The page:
Every attack from bottom is first an attack on your opponents stance and balance: There are a thousand ways to attack from bottom position in Jiu Jitsu, but they are have a common start. Your opponent can only withstand your attacks and go on to pass your guard when he establishes good posture and balance. It’s stands to reason then, that every time you go to attack from bottom position your first target should be his posture and balance - regardless of what attack you’ve chosen. When you can snap an opponents hand down to the floor, knock his butt back to the mat, get his head lower than his hips and all those other signs of successful breaking of balance and posture, then you will suddenly find whatever attacks you favor are suddenly working much better. In a world of huge numbers of possible alternatives - LOOK FOR THE SMALL NUMBER OF COMMONALITIES THAT THEY ALL SHARE - focus your attention on those essential commonalities and watch as all those myriad possibilities become realistic probabilities.


Articulate a broad vision first and then a sound means of getting there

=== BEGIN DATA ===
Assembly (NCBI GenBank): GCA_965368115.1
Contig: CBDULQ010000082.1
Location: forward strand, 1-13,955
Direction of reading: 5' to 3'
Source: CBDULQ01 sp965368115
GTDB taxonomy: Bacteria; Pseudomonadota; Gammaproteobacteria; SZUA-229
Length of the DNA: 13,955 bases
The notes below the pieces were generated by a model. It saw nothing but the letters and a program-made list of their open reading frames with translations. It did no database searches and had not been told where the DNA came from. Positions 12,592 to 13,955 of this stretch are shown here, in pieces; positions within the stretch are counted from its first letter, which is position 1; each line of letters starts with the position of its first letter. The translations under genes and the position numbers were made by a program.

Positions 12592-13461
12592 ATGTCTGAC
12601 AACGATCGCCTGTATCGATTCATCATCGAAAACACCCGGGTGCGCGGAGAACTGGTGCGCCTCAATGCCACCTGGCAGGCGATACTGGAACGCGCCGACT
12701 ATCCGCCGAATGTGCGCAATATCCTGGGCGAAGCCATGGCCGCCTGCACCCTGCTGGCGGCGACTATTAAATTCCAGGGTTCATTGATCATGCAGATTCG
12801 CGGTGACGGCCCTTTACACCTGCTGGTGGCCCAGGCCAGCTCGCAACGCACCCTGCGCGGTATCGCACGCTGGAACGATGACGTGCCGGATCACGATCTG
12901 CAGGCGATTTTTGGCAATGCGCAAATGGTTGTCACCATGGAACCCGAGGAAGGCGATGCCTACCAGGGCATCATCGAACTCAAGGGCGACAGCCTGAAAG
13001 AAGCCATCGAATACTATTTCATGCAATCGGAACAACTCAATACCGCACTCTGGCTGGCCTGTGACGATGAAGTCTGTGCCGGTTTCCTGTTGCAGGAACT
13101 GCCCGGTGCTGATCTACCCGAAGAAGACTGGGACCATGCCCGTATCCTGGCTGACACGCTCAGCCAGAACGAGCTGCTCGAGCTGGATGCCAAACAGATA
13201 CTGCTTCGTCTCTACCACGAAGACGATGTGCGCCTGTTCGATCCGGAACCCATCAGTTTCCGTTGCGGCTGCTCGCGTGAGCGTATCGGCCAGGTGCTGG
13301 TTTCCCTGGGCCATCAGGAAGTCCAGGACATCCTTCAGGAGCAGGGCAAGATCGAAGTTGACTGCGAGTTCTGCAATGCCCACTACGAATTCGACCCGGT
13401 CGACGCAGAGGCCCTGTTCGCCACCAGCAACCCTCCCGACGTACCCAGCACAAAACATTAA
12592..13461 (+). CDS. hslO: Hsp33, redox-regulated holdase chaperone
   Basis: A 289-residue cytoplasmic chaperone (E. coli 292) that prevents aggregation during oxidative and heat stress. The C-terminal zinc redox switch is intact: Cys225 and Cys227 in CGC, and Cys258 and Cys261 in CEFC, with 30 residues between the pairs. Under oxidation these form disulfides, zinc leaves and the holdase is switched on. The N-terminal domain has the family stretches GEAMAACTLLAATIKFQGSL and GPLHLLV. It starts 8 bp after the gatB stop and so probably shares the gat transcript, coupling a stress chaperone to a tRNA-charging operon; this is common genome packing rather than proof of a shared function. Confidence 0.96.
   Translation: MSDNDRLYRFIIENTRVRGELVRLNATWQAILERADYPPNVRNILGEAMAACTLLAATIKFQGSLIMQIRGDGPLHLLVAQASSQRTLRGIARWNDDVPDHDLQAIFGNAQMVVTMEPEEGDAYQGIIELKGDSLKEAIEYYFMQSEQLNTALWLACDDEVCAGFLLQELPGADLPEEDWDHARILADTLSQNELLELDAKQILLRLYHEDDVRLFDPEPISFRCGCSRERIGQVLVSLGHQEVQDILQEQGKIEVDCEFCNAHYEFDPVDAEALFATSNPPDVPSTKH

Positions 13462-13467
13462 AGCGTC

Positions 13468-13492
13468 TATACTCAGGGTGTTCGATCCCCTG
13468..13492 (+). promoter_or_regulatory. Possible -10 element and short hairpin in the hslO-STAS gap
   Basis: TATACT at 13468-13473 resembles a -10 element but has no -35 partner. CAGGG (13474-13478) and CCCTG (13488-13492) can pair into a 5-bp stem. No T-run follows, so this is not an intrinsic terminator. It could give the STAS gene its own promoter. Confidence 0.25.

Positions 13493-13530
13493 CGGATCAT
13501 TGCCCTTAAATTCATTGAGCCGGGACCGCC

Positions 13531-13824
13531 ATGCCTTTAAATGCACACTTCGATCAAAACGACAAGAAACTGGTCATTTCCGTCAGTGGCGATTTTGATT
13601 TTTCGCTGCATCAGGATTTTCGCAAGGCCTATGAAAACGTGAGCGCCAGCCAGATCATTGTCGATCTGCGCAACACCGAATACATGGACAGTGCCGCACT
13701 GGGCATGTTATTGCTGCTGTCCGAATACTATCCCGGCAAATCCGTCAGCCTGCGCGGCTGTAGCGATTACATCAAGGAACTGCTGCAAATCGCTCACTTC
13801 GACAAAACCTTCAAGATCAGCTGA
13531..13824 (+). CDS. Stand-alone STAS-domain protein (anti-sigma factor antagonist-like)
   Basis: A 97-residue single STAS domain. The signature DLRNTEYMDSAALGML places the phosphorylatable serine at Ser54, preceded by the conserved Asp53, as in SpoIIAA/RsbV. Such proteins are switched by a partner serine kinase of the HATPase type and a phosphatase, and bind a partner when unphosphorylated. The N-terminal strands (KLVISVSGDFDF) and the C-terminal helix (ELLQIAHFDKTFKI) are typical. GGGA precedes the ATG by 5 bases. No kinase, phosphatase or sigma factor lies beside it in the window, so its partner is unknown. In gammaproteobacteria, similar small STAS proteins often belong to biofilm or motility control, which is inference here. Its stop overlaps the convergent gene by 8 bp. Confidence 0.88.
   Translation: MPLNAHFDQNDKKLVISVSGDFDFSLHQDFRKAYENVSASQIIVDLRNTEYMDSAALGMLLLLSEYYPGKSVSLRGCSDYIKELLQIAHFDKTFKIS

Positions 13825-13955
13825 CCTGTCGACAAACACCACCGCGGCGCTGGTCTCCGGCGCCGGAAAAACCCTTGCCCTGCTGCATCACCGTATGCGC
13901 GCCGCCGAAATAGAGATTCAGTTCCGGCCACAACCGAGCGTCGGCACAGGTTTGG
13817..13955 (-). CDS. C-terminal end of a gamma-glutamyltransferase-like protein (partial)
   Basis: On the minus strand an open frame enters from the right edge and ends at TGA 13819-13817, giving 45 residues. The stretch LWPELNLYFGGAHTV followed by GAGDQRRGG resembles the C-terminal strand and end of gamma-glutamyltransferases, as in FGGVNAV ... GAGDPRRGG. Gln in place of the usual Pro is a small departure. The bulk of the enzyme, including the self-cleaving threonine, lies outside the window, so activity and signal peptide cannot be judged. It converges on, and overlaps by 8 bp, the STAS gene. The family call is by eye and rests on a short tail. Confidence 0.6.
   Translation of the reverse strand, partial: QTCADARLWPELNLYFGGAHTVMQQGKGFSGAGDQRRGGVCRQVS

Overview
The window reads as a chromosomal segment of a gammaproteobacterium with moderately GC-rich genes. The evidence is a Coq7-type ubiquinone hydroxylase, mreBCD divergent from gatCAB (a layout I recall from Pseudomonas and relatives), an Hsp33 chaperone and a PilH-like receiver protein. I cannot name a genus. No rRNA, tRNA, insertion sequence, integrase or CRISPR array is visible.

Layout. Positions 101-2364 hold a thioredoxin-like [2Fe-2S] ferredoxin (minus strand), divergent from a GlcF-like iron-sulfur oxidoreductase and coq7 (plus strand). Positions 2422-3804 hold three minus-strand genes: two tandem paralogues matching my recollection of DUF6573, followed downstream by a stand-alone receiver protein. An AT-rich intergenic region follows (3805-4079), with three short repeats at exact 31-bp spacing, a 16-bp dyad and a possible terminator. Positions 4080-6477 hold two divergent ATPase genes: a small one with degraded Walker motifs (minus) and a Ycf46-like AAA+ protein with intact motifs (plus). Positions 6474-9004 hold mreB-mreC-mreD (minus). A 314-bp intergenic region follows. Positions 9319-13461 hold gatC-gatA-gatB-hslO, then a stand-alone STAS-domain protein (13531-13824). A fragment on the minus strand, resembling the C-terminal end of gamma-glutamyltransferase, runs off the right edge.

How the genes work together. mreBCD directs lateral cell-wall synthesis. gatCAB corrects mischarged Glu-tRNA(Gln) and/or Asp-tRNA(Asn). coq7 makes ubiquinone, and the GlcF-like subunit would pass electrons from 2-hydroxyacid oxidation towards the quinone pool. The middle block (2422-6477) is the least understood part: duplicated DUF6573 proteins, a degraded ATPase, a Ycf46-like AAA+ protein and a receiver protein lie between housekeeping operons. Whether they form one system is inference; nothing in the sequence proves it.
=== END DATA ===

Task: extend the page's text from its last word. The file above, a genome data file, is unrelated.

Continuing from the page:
Articulate a broad vision first and then a sound means of getting there: When I teach my first job is to give people a sense of direction - what are we trying to accomplish? What is it’s purpose? Why is this important? Then I try to fill in the myriad details of tactics and technique along with a training method that can actually allow a student to actually perform that vision in a competitive situation. In this sense I preach a teaching method based around PURPOSE and PATHWAY. Give students a sense a purpose and a pathway to get there. When you have a general sense of purpose it is so much easier to remember all the many techniques and tactics because you know what direction they are supposed to take you. Techniques that are not used regularly are soon forgotten. Details taught in isolation often seem frivolous and unnecessary. But when they are out in in the context of purpose they make a lot more sense and are retained a lot longer